For centuries, the literary heritage preserved in Icelandic medieval manuscripts has played a vital role in the self-image of the Icelandic nation. From the late eighteenth century, Icelandic scholars had better opportunities than previously to study and publish this material on their own terms. Throughout the long nineteenth century they were intensely engaged in philological work on it. This coincided with an increasing awareness among Icelanders of a separate nationality and their growing demand for autonomy. What was the connection between the two developments? This literature was also important for the shaping of identities among other Northern European nations. The twelve chapters of this collection explore the interplay between various national discourses that characterized the scholarly reception of this heritage during the period.
Contributors are: Alderik H. Blom, Clarence E. Glad, Matthew James Driscoll, Gylfi Gunnlaugsson, Simon Halink, Hjalti Snær Ægisson, Jon Gunnar Jørgensen, Annette Lassen, and Ragnheiður Mósesdóttir.
Gylfi Gunnlaugsson, cand. mag. (1990), University of Iceland, is a researcher at the Reykjavik Academy. He has taught at the University of Kiel and the University of Iceland. He has published extensively on the reception of Old Norse literature in later periods..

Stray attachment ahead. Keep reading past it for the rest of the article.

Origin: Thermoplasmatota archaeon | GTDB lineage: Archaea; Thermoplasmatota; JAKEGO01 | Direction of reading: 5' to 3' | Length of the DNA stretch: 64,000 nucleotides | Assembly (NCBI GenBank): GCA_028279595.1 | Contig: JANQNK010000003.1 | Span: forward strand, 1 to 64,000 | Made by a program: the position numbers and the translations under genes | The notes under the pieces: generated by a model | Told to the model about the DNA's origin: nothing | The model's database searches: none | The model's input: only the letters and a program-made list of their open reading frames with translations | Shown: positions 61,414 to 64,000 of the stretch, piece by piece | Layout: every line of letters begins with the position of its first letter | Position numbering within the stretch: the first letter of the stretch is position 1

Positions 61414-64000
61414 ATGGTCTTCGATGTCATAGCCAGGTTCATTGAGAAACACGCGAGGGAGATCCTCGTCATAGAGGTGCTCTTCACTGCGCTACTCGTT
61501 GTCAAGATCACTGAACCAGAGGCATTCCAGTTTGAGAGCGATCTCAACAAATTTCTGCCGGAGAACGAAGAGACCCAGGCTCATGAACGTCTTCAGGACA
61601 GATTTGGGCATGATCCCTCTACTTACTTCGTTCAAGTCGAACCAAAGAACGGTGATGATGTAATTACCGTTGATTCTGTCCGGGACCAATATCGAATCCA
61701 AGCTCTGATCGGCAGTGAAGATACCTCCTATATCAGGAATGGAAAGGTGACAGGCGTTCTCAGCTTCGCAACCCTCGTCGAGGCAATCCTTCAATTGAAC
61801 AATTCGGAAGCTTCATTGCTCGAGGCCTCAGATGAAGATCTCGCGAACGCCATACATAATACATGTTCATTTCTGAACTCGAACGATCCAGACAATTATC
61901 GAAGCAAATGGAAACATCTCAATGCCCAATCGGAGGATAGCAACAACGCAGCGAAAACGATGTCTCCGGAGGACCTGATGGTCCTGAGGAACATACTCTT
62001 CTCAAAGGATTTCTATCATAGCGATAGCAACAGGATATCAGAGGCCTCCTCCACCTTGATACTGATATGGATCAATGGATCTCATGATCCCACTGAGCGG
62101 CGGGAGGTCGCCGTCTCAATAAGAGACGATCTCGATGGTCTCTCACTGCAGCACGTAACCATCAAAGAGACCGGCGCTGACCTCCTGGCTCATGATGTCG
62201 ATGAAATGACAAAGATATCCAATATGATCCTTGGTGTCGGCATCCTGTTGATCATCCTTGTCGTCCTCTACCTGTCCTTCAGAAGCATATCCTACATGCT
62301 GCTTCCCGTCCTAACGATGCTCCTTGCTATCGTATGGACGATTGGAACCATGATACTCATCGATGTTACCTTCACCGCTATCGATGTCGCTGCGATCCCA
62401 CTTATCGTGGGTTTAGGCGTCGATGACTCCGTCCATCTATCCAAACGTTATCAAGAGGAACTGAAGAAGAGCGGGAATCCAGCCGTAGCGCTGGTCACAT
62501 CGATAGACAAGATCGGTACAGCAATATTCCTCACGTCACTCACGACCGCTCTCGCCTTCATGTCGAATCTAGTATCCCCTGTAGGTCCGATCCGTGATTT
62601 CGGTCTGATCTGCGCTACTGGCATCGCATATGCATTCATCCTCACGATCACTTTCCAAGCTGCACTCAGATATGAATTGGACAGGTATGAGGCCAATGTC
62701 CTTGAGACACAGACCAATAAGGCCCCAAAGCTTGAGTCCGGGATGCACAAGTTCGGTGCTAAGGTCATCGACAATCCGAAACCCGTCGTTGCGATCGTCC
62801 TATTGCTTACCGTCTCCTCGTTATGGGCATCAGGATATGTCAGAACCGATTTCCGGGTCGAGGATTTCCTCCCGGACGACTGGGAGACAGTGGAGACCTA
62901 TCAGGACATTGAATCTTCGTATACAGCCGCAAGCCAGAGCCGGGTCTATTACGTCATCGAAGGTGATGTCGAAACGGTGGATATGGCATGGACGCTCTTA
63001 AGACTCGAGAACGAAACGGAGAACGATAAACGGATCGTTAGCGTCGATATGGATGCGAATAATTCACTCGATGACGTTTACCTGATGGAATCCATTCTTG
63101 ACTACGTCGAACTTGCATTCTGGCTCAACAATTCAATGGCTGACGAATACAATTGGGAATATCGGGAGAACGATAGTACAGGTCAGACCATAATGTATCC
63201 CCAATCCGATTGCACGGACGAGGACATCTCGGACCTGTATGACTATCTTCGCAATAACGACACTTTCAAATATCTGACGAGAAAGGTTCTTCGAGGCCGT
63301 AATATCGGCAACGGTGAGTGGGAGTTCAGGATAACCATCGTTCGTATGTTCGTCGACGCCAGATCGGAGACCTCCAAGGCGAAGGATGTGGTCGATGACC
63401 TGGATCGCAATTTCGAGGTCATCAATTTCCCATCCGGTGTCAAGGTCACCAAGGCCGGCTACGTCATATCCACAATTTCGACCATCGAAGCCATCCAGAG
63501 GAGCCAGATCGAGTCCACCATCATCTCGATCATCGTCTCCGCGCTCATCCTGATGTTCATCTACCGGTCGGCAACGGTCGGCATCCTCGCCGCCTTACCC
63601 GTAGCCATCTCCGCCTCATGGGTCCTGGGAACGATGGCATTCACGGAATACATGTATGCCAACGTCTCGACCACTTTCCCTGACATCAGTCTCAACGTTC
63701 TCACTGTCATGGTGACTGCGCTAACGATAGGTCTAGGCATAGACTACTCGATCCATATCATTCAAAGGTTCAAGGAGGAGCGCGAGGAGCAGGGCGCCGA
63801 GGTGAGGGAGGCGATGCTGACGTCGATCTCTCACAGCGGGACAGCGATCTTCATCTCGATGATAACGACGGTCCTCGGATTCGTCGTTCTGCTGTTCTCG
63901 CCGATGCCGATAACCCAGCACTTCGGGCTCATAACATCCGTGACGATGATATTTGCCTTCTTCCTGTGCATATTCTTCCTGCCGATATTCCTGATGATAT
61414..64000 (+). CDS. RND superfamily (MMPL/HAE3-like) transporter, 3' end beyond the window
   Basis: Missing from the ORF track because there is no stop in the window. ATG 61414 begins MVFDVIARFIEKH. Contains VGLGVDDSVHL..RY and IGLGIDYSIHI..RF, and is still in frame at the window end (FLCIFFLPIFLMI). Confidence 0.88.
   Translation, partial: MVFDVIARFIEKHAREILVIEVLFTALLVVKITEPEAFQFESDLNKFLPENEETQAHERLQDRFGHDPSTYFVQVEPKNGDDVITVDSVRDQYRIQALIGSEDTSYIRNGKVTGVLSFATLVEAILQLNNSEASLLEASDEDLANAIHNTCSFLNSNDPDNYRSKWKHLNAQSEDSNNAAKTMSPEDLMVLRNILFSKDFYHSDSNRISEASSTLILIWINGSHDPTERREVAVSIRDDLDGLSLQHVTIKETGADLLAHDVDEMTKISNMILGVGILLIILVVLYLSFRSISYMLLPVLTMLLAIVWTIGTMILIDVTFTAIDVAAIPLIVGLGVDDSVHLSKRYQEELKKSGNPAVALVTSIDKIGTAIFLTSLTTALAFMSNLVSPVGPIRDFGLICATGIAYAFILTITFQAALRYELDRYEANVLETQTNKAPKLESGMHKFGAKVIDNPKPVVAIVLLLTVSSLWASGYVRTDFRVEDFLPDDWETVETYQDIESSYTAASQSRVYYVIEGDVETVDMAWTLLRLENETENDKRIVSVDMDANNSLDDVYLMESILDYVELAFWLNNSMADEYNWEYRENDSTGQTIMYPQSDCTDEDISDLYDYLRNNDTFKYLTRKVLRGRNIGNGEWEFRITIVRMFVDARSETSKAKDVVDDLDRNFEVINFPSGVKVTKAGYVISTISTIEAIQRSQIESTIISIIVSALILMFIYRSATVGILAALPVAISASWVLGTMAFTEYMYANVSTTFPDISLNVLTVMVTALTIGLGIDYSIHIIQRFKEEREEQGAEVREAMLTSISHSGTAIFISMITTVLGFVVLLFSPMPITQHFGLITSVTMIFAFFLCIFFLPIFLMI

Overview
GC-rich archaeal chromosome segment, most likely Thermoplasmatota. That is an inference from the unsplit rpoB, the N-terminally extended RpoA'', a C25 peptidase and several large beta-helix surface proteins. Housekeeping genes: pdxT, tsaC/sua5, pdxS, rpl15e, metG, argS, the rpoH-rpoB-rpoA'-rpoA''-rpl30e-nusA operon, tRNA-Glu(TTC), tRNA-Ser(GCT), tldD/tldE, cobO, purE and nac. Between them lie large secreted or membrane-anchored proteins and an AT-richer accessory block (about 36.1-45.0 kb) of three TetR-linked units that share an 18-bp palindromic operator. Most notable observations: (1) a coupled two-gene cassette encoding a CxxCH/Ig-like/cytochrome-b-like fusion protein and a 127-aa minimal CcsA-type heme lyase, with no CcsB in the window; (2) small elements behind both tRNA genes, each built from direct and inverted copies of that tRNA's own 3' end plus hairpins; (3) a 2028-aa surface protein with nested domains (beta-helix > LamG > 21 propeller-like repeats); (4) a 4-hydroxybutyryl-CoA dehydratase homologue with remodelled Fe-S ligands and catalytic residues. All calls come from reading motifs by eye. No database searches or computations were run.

Clarence E. Glad, Ph.D. (1992), Brown University, is a researcher at the Reykjavik Academy. He has published monographs and articles on nineteenth century Icelandic cultural nationalism and on the Pauline heritage in Early Christianity, including Paul and Philodemus (Brill, 1995).
Acknowledgments Notes on Contributors Introduction Gylfi Gunnlaugsson
1 Whose Cultural Heritage? Icelandic Philological Research and Its Repercussions before 1830 Gylfi Gunnlaugsson 2 “Sacred Isle! Mightiest Temple of Remembrance!” Rasmus Rask, Iceland and the Icelandic Language Alderik H. Blom 3 Müller’s Method The Resurrection of Danish Saga Translations Annette Lassen 4 Icelandic-Danish Cooperation and Disputes 1816–1858 Clarence E. Glad 5 Sveinbjörn Egilsson Philologist, Translator and Teacher Clarence E. Glad 6 Rudolf Keyser and His Use of Old Norse Texts in the Norwegian National Initiative Jon Gunnar Jørgensen 7 Jón Sigurðsson A Philologist Captive in the Image of a National Hero Clarence E. Glad 8 The Invigorating Childhood Memories of the North On Grímur Thomsen’s Scholarly Work and Poetry Gylfi Gunnlaugsson 9 National Liberty and Its Shortcomings Benedikt Gröndal’s De studiis classicis and the Dichotomizing of Icelandic and French Identities Hjalti Snær Ægisson 10 Guðbrandur Vigfússon An Icelandic Philologist in Oxford Ragnheiður Mósesdóttir 11 Finnur Jónsson, Editor of Everything Matthew James Driscoll 12 Between Hekla and Dofrafjall Björn M. Ólsen, Finnur Jónsson and the Origins of the Eddic Poems Simon Halink
Researchers and students in the fields of Nordic philology, Scandinavian studies, nineteenth-century history, nationalism studies and cultural memory.